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Vanishing Girls by Lauren Oliver Book Review

New York Times bestselling author Lauren Oliver delivers a gripping story about two sisters inexorably altered by a terrible accident. 
Dara and Nick used to be inseparable, but that was before the accident that left Dara's beautiful face scarred and the two sisters totally estranged. When Dara vanishes on her birthday, Nick thinks Dara is just playing around. But another girl, nine-year-old Madeline Snow, has vanished, too, and Nick becomes increasingly convinced that the two disappearances are linked. Now Nick has to find her sister, before it's too late.
In this edgy and compelling novel, Lauren Oliver creates a world of intrigue, loss, and suspicion as two sisters search to find themselves, and each other.
"Alarming and uplifting, a rare psychological thriller that has a kind heart at its center. Read it with all the lights on." -- E. Lockhart, author of We Were Liars.

Lauren Oliver is a very talented author with many bestsellers. For example, her young adult dystopian series, Delirium, which I enjoyed. Since then I've also read a few of her standalone books like Panic, Rooms, and Before I Fall. They were all pretty good too, each with a sort of gritty raw view of the world the characters lived in and the characters themselves. So I was pretty excited for this book, I expected it to be pretty good and I was hoping to enjoy it better than her last release, Rooms, which I hadn't liked quite as much as some of her other books. However while I was rather disappointed with Rooms, Vanishing Girls was a book that I thoroughly enjoyed. 

I loved the writing style, it's addicting. I think I picked this book up only three times and each time I would read longer and longer until I was needed to do something else. And then by the third time I picked it up I just read until I was finished. I honestly got sucked into the story, trying to figure out the mystery. The story is told in a mixture of scenes from before and after an accident Dara and Nick were in and a few things like diary entrees. It's a writing style I don't think I've really seen before (at least that I can remember) and I liked it. The way the story was written made for a good mystery, the way it was told, almost in fragments, but it still flowed easily. I liked it and the characters, they were mysteries in themselves. 

And the plot, like I said the story is told in pieces and it's a really great mystery. I got hints of things that made me question what was going on but still, the ending was surprising. The direction the book was heading sort of turned around two-thirds of the way through. That's were things started to move quicker and get confusing. That's really my only complaint about this book, towards the end it got more confusing and then at the end I was left with some questions still.  Don't get me wrong, it was a great ending and it could be that I missed some things because I was reading too quickly, but there seemed to be just a few things I would have liked to be clarified. What else should I say... that it's something you can't put down because you have to know what's going to happen? That there are great b-characters and the summer job were Nick is working has character and is pretty cool? That it's a kind of creepy book, but you like it and even when things take a turn for a more serious twist it's still amazing? Because it's true. It's a riveting and well written book.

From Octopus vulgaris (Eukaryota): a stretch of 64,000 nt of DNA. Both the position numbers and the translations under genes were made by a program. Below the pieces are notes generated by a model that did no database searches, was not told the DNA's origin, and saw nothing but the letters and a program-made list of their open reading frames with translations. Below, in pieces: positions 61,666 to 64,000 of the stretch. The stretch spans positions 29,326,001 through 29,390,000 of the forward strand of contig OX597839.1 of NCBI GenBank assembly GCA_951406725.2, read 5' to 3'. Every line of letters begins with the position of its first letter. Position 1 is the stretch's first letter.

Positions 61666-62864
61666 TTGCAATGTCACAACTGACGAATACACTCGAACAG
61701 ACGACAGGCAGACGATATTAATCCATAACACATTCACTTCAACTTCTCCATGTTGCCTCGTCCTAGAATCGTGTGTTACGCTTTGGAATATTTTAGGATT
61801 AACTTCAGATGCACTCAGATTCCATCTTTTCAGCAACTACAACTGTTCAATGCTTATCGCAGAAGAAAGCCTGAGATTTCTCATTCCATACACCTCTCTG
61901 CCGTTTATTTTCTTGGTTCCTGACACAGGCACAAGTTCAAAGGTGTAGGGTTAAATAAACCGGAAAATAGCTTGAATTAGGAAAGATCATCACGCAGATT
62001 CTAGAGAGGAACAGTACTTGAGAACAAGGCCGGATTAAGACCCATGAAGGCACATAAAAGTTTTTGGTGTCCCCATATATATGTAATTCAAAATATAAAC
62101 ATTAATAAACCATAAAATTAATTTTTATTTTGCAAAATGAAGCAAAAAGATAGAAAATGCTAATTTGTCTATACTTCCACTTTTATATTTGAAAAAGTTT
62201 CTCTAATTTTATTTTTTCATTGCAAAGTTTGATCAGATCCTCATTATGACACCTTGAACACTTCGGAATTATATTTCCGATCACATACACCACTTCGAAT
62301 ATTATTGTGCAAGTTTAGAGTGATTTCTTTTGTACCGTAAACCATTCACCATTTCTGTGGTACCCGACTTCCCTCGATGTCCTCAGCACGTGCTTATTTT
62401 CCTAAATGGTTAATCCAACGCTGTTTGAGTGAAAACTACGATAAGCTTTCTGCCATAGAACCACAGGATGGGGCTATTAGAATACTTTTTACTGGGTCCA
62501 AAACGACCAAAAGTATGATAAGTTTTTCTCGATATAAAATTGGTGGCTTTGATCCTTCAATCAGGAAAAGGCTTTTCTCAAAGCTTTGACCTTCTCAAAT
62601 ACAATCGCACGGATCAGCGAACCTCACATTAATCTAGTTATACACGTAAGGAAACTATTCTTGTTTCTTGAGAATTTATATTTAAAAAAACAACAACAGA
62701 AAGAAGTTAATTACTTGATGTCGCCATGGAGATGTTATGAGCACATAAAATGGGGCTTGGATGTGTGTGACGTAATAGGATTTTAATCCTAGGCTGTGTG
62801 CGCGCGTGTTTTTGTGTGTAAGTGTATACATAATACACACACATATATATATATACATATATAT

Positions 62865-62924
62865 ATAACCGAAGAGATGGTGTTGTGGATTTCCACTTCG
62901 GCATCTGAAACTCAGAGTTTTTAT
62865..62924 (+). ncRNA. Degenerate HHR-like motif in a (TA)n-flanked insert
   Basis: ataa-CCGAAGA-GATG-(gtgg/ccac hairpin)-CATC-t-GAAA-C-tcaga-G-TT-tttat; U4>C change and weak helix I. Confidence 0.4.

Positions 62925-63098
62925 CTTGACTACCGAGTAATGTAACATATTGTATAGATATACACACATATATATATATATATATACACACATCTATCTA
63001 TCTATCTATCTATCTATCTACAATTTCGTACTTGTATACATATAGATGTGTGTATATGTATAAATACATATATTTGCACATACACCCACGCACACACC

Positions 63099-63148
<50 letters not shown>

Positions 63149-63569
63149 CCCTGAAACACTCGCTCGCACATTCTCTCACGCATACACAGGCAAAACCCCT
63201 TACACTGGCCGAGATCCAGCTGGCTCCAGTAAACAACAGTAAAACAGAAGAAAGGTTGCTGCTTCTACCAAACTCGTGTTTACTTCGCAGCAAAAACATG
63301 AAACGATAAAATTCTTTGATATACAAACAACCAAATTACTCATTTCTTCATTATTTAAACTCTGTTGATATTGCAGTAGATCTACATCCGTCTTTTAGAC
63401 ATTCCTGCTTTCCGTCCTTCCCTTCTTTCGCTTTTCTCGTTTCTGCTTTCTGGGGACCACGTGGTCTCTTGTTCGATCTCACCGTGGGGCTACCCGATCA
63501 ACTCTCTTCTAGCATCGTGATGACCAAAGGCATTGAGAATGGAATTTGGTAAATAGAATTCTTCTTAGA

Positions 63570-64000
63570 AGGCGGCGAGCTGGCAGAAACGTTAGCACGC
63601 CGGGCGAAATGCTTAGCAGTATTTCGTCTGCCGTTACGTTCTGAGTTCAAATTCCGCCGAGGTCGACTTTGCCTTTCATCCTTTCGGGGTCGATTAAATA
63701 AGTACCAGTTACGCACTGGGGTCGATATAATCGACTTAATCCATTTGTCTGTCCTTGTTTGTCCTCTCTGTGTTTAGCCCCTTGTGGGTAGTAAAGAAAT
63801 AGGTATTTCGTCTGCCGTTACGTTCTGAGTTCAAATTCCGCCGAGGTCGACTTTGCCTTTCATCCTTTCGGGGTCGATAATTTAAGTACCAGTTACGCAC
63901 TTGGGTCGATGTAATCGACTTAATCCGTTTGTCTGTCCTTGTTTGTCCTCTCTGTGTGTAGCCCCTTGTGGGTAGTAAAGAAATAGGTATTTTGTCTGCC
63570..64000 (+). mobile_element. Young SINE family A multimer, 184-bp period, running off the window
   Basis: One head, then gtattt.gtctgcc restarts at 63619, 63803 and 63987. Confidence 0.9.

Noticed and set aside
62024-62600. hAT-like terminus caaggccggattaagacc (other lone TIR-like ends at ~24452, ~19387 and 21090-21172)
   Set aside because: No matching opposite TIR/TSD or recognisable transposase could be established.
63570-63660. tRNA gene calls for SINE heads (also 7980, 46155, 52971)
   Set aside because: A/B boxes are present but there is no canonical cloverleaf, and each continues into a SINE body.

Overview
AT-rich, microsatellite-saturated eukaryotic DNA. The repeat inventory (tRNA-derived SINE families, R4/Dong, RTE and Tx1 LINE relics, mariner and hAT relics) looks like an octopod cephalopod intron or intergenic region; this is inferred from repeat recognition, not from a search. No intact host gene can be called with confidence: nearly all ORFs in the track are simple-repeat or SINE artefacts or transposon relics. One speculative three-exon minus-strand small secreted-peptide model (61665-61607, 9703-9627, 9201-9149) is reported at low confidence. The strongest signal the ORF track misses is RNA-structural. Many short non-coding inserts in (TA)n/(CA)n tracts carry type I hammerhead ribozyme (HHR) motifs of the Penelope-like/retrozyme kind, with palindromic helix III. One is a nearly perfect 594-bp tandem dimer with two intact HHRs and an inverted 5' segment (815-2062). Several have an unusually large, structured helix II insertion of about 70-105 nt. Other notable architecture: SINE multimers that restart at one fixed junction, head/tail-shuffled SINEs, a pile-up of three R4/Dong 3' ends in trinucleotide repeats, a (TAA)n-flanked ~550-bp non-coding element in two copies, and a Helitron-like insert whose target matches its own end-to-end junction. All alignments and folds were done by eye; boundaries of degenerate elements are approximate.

In summary, this book is written very well and addictively.  I read this book in about two days, each time I picked it up I found it hard to put down and often found myself realizing it was thirty minutes or over an hour later and I had things I needed to do. The setting and vibe of the book is realistic and raw and very easily imagined thanks to the way Oliver describes things. The plot was great I thought, I had next to no idea what was happening, I just went with it, enjoying the tale unfolding before me. Then at the ending I looked back and realized there were clues (the main one being that I thought something was up with Parker as he seemed to get the two sisters confused somehow) and I might even reread some parts, to see if things make better sense. I think that's pretty cool, finishing a book and then wanted to go back and reread the beginning to see how what I now know applies to what was happening. So yes, if this sounds in any way interesting to you or if you've enjoyed Lauren Oliver's books then I would definitely recommends Vanishing Girls. I'm giving Vanishing Girls 4 out of 5 flowers.
Sara Bennett, someone more likely to be found in bed, curled up with a good book, than out at a sports game or a gig (although she's pretty addicted to music too). Hoping for a better world, believing in her Savior, daydreaming of One Direction, hanging out with friends, or wherever she may be or might be doing....there's always a little voice inside wondering if it's almost time to return to the books sitting on her shelf. In short, an average young woman with a book in hand and a dream to write one day.


  1. I loved her Delirium series so I definitely need to try this as well. Glad you liked it so much!

  2. I've only read Before I Fall by Lauren Oliver. I skipped Panic and Rooms because they had mixed reviews. I bought this last month and I'm really hoping to read it soon. Really loved your review. It made me want to put it at the top of my tbr pile.

    czai @ the Blacksheep Project


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